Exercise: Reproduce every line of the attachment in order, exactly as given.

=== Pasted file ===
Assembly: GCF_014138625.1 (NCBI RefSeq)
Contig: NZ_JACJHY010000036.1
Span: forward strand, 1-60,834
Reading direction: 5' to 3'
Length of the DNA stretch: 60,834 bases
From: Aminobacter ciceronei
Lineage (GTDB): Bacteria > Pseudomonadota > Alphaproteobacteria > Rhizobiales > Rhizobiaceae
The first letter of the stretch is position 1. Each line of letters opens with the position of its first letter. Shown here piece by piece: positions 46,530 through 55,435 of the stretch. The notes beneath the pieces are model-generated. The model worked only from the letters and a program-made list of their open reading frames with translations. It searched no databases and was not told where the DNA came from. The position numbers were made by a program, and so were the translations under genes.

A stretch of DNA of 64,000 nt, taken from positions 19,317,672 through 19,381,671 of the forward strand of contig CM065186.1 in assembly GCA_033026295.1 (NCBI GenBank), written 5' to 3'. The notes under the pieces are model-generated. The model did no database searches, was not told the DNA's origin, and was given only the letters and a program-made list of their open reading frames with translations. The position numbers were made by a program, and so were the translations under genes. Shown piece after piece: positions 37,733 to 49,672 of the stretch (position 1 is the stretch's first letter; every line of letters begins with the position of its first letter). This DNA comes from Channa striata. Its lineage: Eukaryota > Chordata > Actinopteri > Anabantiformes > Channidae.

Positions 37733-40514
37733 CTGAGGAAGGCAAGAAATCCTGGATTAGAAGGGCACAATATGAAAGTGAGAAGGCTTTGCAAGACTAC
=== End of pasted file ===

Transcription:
Assembly: GCF_014138625.1 (NCBI RefSeq)
Contig: NZ_JACJHY010000036.1
Span: forward strand, 1-60,834
Reading direction: 5' to 3'
Length of the DNA stretch: 60,834 bases
From: Aminobacter ciceronei
Lineage (GTDB): Bacteria > Pseudomonadota > Alphaproteobacteria > Rhizobiales > Rhizobiaceae
The first letter of the stretch is position 1. Each line of letters opens with the position of its first letter. Shown here piece by piece: positions 46,530 through 55,435 of the stretch. The notes beneath the pieces are model-generated. The model worked only from the letters and a program-made list of their open reading frames with translations. It searched no databases and was not told where the DNA came from. The position numbers were made by a program, and so were the translations under genes.

A stretch of DNA of 64,000 nt, taken from positions 19,317,672 through 19,381,671 of the forward strand of contig CM065186.1 in assembly GCA_033026295.1 (NCBI GenBank), written 5' to 3'. The notes under the pieces are model-generated. The model did no database searches, was not told the DNA's origin, and was given only the letters and a program-made list of their open reading frames with translations. The position numbers were made by a program, and so were the translations under genes. Shown piece after piece: positions 37,733 to 49,672 of the stretch (position 1 is the stretch's first letter; every line of letters begins with the position of its first letter). This DNA comes from Channa striata. Its lineage: Eukaryota > Chordata > Actinopteri > Anabantiformes > Channidae.

Positions 37733-40514
37733 CTGAGGAAGGCAAGAAATCCTGGATTAGAAGGGCACAATATGAAAGTGAGAAGGCTTTGCAAGACTAC